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Using Occupant-Centric Control for Commercial HVAC Systems

Burak Gunay, Ph.D., P.Eng., Associate Member ASHRAE; Zoltan Nagy, Ph.D., Associate Member ASHRAE; Clayton Miller, Ph.D., Associate Member ASHRAE; Mohamed Ouf, Ph.D., P.Eng., Associate Member ASHRAE; Bing Dong, Ph.D., Associate Member ASHRAE

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©2021 This excerpt taken from the article of the same name which appeared in ASHRAE Journal, vol. 63, no. 5, May 2021.

About the Authors
Burak Gunay, Ph.D., P.Eng., is an assistant professor in the Department of Civil and Environmental Engineering at Carleton University, Canada. Zoltan Nagy, Ph.D., is an assistant professor in the Department of Civil, Architectural and Environmental Engineering at the University of Texas, Austin. Clayton Miller, Ph.D., is an assistant professor in the Department of Building, School of Design and Environment at the National University of Singapore. Mohamed Ouf, Ph.D., P.Eng., is an assistant professor in the Department of Building, Civil and Environmental Engineering at Concordia University, Canada. Bing Dong, Ph.D., is associate professor in the Department of Mechanical and Aerospace Engineering, Syracuse University.

Occupant-centric controls (OCC) are defined in a new position paper as an indoor climate control approach whereby occupancy and occupant comfort information are used in the sequences of operation of building energy systems. In addition to basic OCC techniques that have been adopted by building codes, more advanced algorithms have been implemented to reduce energy use and cost and to improve occupant comfort and indoor environmental quality (IEQ). Commercial solutions tailored for OCC applications also have begun to emerge. This article categorizes information available for OCC implementations into six information grades (IGs) formed by three levels for occupant data and two for spatial resolution.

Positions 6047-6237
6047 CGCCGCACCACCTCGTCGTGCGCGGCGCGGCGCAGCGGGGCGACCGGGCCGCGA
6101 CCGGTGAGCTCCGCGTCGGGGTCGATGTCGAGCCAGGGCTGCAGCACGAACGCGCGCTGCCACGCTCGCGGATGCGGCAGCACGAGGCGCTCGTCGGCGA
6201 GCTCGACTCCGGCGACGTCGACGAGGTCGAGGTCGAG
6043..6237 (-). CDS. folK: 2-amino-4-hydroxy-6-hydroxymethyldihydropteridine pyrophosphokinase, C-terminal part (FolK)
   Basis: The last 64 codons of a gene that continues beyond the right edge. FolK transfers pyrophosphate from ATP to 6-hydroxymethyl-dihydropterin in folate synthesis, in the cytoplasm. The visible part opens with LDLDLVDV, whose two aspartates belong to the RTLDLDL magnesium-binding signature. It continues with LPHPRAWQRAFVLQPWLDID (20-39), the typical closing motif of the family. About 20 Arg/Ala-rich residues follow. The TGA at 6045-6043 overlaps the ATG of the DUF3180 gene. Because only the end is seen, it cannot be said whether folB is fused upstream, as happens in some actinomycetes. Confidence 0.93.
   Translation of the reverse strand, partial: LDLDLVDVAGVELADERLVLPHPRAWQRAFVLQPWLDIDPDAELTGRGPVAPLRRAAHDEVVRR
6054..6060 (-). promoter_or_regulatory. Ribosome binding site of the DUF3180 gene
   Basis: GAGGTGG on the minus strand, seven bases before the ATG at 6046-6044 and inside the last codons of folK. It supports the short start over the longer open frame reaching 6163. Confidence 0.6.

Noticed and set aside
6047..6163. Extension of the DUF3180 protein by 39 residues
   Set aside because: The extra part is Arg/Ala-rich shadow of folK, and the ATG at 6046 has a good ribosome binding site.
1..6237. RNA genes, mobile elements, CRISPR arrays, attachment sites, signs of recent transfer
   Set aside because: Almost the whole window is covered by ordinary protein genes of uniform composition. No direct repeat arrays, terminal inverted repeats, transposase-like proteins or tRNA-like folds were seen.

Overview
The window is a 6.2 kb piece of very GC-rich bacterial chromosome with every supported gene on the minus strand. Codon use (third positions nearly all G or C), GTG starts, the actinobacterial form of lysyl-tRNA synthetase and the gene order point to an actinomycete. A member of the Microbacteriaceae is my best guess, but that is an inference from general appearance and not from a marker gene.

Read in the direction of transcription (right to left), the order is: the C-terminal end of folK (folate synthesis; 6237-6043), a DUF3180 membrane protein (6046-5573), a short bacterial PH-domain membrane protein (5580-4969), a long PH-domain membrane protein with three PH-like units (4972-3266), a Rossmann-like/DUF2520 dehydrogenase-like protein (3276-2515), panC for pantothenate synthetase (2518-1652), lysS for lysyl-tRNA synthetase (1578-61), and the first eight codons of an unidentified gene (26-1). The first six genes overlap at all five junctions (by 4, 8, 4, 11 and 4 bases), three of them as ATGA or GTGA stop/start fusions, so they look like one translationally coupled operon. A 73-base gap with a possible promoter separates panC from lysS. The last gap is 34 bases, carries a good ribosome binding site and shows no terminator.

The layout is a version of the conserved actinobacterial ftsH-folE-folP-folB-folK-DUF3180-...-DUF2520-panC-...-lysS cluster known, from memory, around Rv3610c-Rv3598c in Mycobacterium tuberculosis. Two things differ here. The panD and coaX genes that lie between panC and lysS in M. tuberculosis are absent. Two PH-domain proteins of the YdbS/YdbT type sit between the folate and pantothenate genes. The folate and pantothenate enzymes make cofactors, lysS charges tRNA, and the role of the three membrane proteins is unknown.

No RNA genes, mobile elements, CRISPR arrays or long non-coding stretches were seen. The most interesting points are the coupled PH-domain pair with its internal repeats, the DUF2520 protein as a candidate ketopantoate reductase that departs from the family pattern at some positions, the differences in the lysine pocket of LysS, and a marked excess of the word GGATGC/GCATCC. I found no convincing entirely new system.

Figure 1 shows that these six IGs are the binary occupant presence/absence, occupant count and occupant preference at the zone/room and building/system levels. This categorization—built on discussions within the International Energy Agency’s Energy in Buildings and Communities Programme (IEA EBC) Annex 79 Subtask 4 working group, case studies that successfully incorporate OCCs in real buildings4 and articles that categorize OCCs5,6—follows practitioners’ perspective while developing the sequences of operation. Each IG can be acquired by commercially available sensing technologies (e.g., carbon dioxide (CO2) sensors, motion detectors, Wi-Fi device counts) to inform at least one variable (e.g., minimum outdoor air damper position setpoint of air-handling units [AHUs], minimum airflow rate of variable air volume [VAV] terminal devices, zone temperature setpoint, AHU schedule and VAV zone temperature setback schedule) in the controls programming of zone- and building-level HVAC equipment.

We then present the most promising sensing technologies and data collection mechanisms currently available to acquire occupant data at these six IGs; introduce key OCC metrics; present a case study in which we explore the use of these metrics in indoor climate control; discuss implementation challenges related to OCCs in real buildings; and provide recommendations.

Occupant Sensing Technologies

Melfi, et al., categorize occupant sensing approaches into two groups: implicit and explicit.6 Implicit sensing infers occupancy levels without directly monitoring occupant mobility or behavior and generally relies on CO2, humidity, lighting or plug load measurements. While implicit sensing provides valuable insights into occupancy levels, it requires building-specific calibration with ground-truth occupancy data (manually counting people entering/leaving a building for a few days) or inverse modeling to remove the effects of inanimate processes (e.g., the effect of infiltration and ventilation on CO2 measurements) to estimate occupant counts. In contrast, explicit sensing approaches detect occupants directly and provide reasonable estimates for occupancy with minimal preprocessing and without calibration.

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